Nathalie Djurberg

by Thursday, October 11, 2012

The Swedish artist Nathalie Djurberg (*1978) is known above all for her animated films, which seem sweet and innocuous only at a first glance. In her art, Djurberg treats themes such as obsession, power, pleasure, desire, and violence. Her first solo exhibition at a German institution presents her most recent work. Just as already in the case of her contribution to the 53rd Venice Biennial in 2009, with Snakes knows it’s Yoga (2010) Nathalie Djurberg also enters into the exhibition space and, in addition to two films, augments her work with a sculptural ensemble. On more than forty wooden pedestals beneath Plexiglas hoods, we encounter both a multitude of clay figures bathed in variously-colored light and the masterfully inventive music of Hans Berg, which comes from one of the films.

On a turquoise stage, a frog stretches out its legs, and a naked woman directs her gaze upwards. She plays with her vulva, scratches herself with her index finger, smells it, then wipes it on her thigh.She notices the frog at her feet, catches it, and licks it for the first time while it is still on the floor. Raised up, the frog proceeds to crawl upon her body, between her buttocks and breasts; it bites and licks them. For her part, the woman enters more and more into a state of ecstasy, becomes dazed and torpid, as is shown by the background. It turns darker and darker, finally black; colorful rings appear. Merriment and alienation alternate in the face of the protagonist; the frog becomes larger, more unruly, then smaller once again. It tries to escape while the woman lies upon the floor, lost in thought. But she holds onto him tightly with a broad grin.

A naked man whose ludicrously long, black hair plays about his scrawny body sits with drawn-up legs and closed eyes. At first he does not allow himself to be distracted by an approaching snake, which coils around him in a manner that is almost already tender. He opens his eyes. A mistake? Soon after their gazes have met, the snake hypnotizes its victim. With no will of its own, his body achieves extreme contortions, then returns to the lotus position. The man meditates but is hypnotized anew, falls upon the floor, recognizes his perilous situation. Appearing in written form are »You might as well be dead already« and »Snakes knows it’s Yoga.« While the snake rips the man into pieces, a smile plays across his face.

The events of the two films serve as contentual brackets for Snake knows it’s Yoga. They bring to expression nothing other than a form of enlightenment, the attainment of another state of consciousness, of intoxication and ecstasy—whether through meditation and yoga or a psychedelic substance. A vivid visual element is Djurberg’s use of colored neon tubes whose light is overpoweringly beautiful, subtly blended, and variously nuanced. The clay figures stand in stark formal discrepancy to this sublime aspect. They appear coarse and gruff, testify to having been molded in great haste. No value is attached to perfect, smooth surfaces, just as little as to correct spelling in the constantly recurrent writing in the films. Hence there is a grammatical mistake in the title of this exhibition. Whether in the medium of film or sculpture, Nathalie Djurberg wants simply to tell her stories quickly.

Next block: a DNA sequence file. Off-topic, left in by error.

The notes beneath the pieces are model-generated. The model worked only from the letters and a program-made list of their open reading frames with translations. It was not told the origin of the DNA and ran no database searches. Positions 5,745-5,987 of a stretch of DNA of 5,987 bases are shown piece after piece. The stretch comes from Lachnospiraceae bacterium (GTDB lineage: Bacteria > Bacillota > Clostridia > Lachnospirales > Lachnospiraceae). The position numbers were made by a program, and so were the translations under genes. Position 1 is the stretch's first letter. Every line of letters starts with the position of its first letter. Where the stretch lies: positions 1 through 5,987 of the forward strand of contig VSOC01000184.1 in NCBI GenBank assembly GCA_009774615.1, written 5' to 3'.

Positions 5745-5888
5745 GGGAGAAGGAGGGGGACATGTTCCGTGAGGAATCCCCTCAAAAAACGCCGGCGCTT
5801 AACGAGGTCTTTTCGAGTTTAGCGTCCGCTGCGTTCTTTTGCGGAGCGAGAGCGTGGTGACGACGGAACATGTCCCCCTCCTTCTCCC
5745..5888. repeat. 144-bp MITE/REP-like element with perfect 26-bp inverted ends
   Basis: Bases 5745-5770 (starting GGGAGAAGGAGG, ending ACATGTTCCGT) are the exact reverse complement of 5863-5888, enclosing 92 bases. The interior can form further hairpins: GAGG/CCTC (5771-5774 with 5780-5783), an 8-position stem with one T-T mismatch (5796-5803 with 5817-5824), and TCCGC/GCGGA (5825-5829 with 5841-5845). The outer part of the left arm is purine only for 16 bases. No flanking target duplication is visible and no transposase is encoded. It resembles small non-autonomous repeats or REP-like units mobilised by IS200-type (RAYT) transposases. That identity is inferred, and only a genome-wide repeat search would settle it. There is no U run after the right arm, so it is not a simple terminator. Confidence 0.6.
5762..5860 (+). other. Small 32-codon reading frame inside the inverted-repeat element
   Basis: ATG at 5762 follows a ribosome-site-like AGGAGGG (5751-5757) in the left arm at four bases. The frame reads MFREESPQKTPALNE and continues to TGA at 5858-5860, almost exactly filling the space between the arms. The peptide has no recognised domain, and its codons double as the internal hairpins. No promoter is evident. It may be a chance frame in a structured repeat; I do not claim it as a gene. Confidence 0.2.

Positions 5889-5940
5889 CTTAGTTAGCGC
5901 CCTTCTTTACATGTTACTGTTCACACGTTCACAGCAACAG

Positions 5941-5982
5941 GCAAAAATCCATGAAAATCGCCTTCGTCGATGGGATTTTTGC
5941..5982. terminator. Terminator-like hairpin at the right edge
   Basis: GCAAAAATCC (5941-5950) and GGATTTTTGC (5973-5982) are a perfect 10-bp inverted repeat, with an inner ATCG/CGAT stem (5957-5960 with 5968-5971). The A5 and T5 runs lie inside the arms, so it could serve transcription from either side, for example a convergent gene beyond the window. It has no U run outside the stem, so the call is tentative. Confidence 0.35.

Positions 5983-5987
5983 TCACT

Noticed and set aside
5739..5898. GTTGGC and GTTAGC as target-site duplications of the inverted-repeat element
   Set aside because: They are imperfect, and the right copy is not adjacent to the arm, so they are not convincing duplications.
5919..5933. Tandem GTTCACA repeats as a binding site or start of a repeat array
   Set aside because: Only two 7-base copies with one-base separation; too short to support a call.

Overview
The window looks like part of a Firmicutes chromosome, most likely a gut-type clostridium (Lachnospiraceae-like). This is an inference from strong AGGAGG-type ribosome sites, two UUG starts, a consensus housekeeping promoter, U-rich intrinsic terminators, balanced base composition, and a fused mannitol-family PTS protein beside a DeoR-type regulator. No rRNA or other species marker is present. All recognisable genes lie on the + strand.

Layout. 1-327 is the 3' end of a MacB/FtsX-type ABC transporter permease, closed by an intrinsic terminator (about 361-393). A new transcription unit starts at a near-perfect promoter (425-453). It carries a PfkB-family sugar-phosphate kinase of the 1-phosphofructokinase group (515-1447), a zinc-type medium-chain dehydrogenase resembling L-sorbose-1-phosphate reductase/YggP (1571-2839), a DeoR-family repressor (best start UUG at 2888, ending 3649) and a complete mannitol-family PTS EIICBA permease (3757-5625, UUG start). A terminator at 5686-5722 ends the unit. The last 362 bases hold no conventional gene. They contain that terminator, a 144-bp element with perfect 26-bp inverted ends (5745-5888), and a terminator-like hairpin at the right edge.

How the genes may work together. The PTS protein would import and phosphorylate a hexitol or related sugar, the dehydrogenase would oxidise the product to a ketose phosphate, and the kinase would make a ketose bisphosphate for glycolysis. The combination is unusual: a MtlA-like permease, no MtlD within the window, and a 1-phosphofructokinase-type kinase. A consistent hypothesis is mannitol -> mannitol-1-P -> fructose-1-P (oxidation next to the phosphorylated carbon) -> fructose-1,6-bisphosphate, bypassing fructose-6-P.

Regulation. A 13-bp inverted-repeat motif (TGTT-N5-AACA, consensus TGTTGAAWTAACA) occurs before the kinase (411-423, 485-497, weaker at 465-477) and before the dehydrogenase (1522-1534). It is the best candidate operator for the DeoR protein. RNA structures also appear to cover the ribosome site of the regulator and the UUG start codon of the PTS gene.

In the case of the cast of characters in Snakes knows it’s Yoga consisting of ascetics, shamans, mystics such as dervisches and fakirs, yogis and holy monks, it is a story about the journey to inner peace and knowledge, one which begins in pain. The traditional practice of yoga aims at a liberation from all bodily aspects and the attainment of enlightenment. Pain and suffering, as well as the fear of death, are constants in the creative production of Nathalie Djurberg and lead to far more visual inventions than just those described here. The two themes of enlightenment and pain undergo an aesthetic transformation which both contains the resonance of something dirty and impure and imbues the depiction with an aspect of grotesqueness. It is not least of all a somewhat exotistical exaggeration of the individual figures which brings black humor to this work, just as with many others by Djurberg. Is this humor from time to time perhaps even somewhat malicious?

Since 2004 Hans Berg and Nathalie Djurberg have been working together in Berlin. The Swedish musician and producer of techno and elctronica is self-taught and is not tied to any specific sound or style. On the contrary, a broad spectrum of alternative music influences his own compositions, which he often performs live in front of an audience. With Nathalie Djurberg in 2007, he accompanied one of her films live at the Performa 07 in New York. Hans Berg is also giving a concert at the kestnergesellschaft.

Djurberg and Berg have had solo exhibitions at the Hammer Museum in Los Angeles, the Prada Foundation in Milan (2008), the Kunsthalle Wien (2007), and the Centre Pompidou in Paris (2009). Their works are included in the collections of such institutions as the Solomon R. Guggenheim Museum in New York, the Moderna Museet in Stockholm, as well as the Sprengel Museum in Hanover. In 2009, Nathalie Djurberg won the Silver Lion of the 53rd Venice Biennial.

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